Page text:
@ Mark – oh yes standing at stations while the trains pass by … they do rush by … daily commuting – so glad I don’t do that!

@ Lynda – I hadn’t either, so just thought it’d make an interesting blogpost … the GOPRR was an added bonus.

@ Truedessa – just happy you enjoyed …

@ Rosey – yes there was a Trainspotting film – but about some thing completely different – drugs. So I didn’t mention it …

I was so glad Mike had written his 2014 piece about Remembrance Day – it’s so thorough … and is an excellent piece of history 100 years after WW1 began, as well as reminding us that so many fought for us to have peace and security.

Thanks everyone … good to see you and to your comments – cheers Hilary

Shannon Lawrence said...

Trains are such a symbol of freedom and progress. I enjoyed the history, especially the origin of GOP Railroad. Ha! Get out and push!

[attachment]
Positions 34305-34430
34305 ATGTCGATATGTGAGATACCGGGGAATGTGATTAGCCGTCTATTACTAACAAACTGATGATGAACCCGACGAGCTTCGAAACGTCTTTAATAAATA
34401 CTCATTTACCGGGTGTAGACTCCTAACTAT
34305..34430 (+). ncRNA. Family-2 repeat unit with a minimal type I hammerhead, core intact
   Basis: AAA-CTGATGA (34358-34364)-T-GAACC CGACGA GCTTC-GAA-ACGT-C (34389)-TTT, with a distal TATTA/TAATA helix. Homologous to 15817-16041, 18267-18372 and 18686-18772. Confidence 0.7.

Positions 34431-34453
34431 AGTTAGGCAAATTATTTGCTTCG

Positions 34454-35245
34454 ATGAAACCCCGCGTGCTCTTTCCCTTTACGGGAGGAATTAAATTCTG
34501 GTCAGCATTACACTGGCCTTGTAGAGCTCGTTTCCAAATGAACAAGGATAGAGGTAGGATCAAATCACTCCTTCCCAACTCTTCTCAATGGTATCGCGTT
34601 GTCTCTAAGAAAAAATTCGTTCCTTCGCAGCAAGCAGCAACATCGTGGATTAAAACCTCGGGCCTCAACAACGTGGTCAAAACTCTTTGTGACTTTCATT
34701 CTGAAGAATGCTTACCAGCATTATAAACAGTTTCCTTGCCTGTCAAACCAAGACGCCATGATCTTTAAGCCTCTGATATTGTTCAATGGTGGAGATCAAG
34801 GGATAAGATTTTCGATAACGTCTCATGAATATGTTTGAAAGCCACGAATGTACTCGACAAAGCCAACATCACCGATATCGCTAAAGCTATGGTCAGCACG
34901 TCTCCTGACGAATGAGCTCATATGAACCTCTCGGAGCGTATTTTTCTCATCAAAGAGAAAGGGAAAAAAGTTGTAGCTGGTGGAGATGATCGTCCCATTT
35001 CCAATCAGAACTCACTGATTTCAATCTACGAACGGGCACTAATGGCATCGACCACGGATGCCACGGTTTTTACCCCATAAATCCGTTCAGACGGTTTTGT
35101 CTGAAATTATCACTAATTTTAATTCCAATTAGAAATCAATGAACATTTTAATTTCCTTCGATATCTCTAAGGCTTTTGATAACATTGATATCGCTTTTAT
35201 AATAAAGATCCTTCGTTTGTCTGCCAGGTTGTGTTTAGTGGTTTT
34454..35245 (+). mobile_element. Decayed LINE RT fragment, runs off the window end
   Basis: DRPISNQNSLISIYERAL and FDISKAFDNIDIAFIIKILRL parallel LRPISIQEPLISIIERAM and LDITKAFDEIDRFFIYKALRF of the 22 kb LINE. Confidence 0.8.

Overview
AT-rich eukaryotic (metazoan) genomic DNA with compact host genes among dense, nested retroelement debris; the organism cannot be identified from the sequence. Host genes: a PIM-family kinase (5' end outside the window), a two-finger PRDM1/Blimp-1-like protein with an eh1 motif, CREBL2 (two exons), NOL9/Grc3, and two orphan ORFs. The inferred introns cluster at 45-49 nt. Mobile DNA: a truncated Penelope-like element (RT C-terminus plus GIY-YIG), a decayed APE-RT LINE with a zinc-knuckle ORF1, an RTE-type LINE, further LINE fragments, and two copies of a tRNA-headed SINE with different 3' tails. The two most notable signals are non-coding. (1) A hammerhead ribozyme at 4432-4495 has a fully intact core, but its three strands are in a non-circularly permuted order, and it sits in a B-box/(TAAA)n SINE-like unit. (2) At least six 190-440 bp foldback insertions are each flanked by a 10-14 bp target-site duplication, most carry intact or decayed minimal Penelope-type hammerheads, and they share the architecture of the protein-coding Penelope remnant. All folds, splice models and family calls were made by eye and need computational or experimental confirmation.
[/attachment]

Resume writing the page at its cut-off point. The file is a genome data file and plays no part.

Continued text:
Murees Dupé said...

Lovely post, Hilary. Again, thank you for sharing this with us. I've only been on a train twice in my life. In South Africa the train isn't always the most reliable type of transportation. Keep well, Hilary.

beste barki said...

This is one of your posts that reminds us why we love following you Hilary. I had a great time reading it and as always, I learned things I had no idea about.

Hilary Melton-Butcher said...

@ Shannon - they are a symbol of freedom aren't they - though now I somewhat question that when they plough through homes for new lines as here in the UK etc ... but they opened up the world that's for sure. Isn't the GOPRR such a fun story ...

@ Murees - it's a pleasure and good to see you around. It's a pity that trains aren't better in SA ... they are a great way to get lots of people around ...

@ Beste - many thanks and lovely to see you here. Well I had fun writing it - and then learning those things I didn't know about ...